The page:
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Free Online Study Guide for Dandelion Wine by Ray Bradbury

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DANDELION WINE: FREE DOWNLOADABLE BOOK NOTES


Chapter Seven


Summary

With the rituals of the dandelion wine and new shoes now over, the next ritual occurred on the third day of summer: Grandpa setting up the front-porch swing. Douglas helps him, and after the swing is ready, Grandma bring out other chairs. As evening arrives, people throughout town gather on their porches. At his grandparents' porch, all their relatives and friends visit at some point during the night, from Miss Fern and Miss Roberta in their Green Machine to the junkman Mr. Ned Jonas. Douglas is reassured by the flow of voices, and considers summer nights on porches a ritual that will never fade.


Notes

The porch swing is another ritual of summer, and another way to subtly emphasize the virtues of small town life. Douglas' youthfulness - and thus, otherness from adults - is emphasized in his inability to comprehend their discussions.


Chapter Eight


Summary

Walking past the United Cigar Store with Douglas and Tom, Grandfather Spaulding runs into Leo Auffmann, the town jeweler. Leo is alarmed at talk of violence among some other men, and Grandfather proposes he invent a brighter future, the way he invented the bicycle he's riding on and some penny arcade contraptions; Douglas pipes in and dubs such an invention a Happiness Machine. Leo finds some sense in this, as machines up to now have only led to misery. Leo pedals off on his bicycle - Grandfather tries to dissuade him from this project, but Douglas believes he can do it.


Notes

Though he is an inventor, Leo has a fear of letting machineries run too far ahead of people. This is a reflection of Bradbury's own thematic concerns, evident throughout this novel as well as his science fiction stories. However, Leo believes a happiness machine would be an antidote to this, which is paradoxical: his lack of faith in machines is what allows him to conceive of a machine that will restore faith in the ability of machines.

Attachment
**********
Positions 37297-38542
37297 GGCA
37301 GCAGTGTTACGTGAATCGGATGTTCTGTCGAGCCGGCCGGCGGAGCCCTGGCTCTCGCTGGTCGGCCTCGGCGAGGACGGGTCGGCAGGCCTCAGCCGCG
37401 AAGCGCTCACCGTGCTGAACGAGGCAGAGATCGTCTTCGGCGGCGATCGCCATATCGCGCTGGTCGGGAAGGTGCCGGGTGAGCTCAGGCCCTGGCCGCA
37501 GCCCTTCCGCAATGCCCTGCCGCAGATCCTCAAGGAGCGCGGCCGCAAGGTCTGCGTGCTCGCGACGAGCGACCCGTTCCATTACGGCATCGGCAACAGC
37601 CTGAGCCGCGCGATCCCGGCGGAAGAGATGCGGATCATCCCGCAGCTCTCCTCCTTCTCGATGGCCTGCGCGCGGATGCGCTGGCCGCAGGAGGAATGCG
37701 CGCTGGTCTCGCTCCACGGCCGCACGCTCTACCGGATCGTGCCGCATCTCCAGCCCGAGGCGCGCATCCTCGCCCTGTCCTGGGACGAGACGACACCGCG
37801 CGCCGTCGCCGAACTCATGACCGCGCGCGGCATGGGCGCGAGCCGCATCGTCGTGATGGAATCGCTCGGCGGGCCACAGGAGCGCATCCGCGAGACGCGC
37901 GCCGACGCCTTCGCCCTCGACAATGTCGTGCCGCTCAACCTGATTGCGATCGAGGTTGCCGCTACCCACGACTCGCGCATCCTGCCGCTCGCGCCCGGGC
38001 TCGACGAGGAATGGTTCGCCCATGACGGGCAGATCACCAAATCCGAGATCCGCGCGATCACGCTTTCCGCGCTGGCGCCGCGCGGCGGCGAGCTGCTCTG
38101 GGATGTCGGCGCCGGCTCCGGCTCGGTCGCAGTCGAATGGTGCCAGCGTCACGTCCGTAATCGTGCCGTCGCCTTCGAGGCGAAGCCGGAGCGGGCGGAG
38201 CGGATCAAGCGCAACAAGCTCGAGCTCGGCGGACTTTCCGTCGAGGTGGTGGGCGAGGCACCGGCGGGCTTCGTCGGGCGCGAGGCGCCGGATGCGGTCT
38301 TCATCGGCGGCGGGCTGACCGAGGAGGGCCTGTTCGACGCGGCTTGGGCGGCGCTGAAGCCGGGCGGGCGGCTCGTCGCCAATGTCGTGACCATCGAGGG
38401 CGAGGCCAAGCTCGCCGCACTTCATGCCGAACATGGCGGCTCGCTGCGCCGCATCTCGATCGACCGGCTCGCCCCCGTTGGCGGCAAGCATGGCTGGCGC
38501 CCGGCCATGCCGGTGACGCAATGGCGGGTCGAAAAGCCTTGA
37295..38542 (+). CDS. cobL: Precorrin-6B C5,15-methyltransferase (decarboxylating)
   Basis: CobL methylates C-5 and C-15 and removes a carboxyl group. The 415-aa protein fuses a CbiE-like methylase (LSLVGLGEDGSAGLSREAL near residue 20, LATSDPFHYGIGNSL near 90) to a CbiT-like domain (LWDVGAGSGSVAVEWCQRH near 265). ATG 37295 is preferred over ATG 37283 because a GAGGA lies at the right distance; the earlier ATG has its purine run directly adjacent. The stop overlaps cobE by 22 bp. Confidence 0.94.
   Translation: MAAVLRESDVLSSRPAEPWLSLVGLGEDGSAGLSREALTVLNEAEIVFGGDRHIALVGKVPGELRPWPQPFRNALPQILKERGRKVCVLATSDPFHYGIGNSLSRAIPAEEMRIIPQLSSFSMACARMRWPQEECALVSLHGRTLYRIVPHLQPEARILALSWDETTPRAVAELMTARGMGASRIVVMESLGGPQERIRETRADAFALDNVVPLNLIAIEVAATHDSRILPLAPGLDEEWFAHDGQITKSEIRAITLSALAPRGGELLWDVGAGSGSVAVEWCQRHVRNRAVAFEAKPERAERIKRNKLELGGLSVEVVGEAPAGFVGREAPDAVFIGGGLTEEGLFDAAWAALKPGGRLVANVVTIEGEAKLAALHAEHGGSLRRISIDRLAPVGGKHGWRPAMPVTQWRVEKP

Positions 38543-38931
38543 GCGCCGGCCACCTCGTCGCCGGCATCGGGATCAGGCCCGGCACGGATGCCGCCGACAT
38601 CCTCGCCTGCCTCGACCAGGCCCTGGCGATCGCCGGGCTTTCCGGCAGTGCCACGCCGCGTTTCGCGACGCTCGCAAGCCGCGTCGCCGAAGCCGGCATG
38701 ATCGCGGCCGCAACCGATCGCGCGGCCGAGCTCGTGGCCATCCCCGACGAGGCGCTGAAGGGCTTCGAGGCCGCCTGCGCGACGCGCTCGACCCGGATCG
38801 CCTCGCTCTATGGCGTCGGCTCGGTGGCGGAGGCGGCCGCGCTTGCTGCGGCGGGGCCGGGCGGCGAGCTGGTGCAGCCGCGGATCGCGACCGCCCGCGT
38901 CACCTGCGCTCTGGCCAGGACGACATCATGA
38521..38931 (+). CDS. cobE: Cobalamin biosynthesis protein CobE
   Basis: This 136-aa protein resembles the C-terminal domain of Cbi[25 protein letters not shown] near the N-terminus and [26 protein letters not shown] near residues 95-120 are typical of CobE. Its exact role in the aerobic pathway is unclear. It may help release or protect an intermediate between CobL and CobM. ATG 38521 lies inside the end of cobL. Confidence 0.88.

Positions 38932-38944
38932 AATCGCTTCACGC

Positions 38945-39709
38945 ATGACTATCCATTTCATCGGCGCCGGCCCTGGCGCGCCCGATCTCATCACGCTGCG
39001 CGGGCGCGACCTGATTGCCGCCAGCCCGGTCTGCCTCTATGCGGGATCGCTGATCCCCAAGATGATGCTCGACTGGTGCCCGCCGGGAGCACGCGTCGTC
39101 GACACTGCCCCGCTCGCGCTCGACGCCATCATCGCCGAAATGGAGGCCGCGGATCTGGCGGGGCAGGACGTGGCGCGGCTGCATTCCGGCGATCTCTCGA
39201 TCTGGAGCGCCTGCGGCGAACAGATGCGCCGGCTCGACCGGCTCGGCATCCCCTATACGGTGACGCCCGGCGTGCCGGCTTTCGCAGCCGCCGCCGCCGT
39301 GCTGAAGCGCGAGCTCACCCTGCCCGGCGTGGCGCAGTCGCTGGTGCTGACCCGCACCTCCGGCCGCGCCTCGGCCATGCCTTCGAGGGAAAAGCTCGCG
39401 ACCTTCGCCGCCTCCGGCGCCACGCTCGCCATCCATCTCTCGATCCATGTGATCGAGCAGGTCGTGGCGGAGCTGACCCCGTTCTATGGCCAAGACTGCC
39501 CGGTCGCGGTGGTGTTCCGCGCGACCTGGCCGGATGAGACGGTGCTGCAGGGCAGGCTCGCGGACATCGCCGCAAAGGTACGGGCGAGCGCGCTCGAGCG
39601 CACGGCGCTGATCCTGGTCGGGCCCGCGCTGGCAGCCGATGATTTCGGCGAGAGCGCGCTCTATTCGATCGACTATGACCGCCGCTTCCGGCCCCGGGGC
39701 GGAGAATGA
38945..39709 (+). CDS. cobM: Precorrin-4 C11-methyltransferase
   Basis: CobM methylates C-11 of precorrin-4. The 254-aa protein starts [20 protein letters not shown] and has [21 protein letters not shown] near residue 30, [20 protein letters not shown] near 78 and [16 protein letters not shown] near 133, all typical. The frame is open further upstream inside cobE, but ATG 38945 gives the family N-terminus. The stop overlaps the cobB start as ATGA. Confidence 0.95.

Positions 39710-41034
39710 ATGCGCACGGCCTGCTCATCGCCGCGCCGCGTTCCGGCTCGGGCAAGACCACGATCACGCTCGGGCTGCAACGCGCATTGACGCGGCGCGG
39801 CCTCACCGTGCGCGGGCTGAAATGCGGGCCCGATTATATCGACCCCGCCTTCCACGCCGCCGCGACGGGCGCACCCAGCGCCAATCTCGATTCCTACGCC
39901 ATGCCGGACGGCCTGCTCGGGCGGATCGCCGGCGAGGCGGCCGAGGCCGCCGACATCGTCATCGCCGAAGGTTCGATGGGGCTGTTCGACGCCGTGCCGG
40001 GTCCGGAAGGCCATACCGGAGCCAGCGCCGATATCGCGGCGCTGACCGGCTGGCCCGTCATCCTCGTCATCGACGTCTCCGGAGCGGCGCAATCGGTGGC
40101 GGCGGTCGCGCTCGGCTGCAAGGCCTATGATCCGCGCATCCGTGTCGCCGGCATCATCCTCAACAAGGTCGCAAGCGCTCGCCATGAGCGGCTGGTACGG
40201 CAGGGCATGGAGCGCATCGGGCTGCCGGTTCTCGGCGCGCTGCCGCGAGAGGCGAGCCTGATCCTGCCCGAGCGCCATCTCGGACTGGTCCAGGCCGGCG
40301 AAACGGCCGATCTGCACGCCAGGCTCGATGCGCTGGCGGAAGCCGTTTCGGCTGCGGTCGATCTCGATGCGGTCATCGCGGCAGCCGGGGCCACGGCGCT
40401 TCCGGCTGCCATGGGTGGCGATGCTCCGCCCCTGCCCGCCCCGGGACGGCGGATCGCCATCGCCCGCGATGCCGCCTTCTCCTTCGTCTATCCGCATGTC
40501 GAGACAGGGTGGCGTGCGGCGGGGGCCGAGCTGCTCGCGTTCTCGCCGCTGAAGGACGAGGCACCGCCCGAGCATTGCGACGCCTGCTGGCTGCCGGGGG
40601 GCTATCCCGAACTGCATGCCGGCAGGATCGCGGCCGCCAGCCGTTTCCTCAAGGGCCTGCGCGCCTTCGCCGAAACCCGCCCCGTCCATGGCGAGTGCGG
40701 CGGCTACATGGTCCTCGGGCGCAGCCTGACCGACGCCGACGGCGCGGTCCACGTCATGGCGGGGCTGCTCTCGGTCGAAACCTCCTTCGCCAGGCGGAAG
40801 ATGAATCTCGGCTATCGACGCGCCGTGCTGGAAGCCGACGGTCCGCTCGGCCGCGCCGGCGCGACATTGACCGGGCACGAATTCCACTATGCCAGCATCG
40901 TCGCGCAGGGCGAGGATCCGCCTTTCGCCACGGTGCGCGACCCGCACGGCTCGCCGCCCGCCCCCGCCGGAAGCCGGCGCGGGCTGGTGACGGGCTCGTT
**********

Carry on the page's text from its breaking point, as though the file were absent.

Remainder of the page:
Chapter Nine


Summary

Leo rides his bicycle home, excited at the prospect of inventing a Happiness Machine. He arrives home and is greeted by his six children with news that they have ice cream. Inside, he tells his wife of his plans, which only makes he ask if something is wrong.

Notes

This chapter sets up the main tension of this subplot, between Leo's ambitious plan for a happiness machine and the needs of his family.


Chapter Ten


Summary

As Douglas, Tom, and Grandpa walk home, they are met by Charlie Woodman, John Huff and some other boys, who take Douglas with them towards the ravine. The courthouse clock strikes eight. At nine, Douglas and Tom's mother is ironing and gives Tom money to fetch a pint of ice cream from Mrs. Singer's store before it closes. He does so and, returning with the frozen prize, asks when Dad will return from his lodge meeting. Mother tells him eleven or eleven thirty, and they settle down waiting for Douglas and father to come home. At nine thirty, Mother starts to worry, which Tom notices; she starts to call for Douglas from the front door, to no avail.

She and Tom then go for a walk to search for him, and Tom became aware of Death. The two approach the ravine, and Tom becomes aware of how alone every person in the world is, how vulnerable to Death. Mother calls out for Douglas again, and finally he emerges from the ravine's darkness. Relief sweeps over Tom and his mother, but Tom knows that the fear will never completely leave either of them. That night, Tom tells Douglas he knows only two things for sure: that nighttime is awful dark and that the ravine has no place in Mr. Auffmann's Happiness Machine. They then hear footsteps outside the house, and are assured by Mother that it's their father.


Notes

The threat of mortality - or more bluntly, death - looms over Tom and his mother regarding Doug's absence. This foreshadows Doug's own growing awareness, though it's evident he has not become fully cognizant: after all, he emerges from the ravine without any sense of the threat it poses.


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Free Online Study Guide for Dandelion Wine by Ray Bradbury

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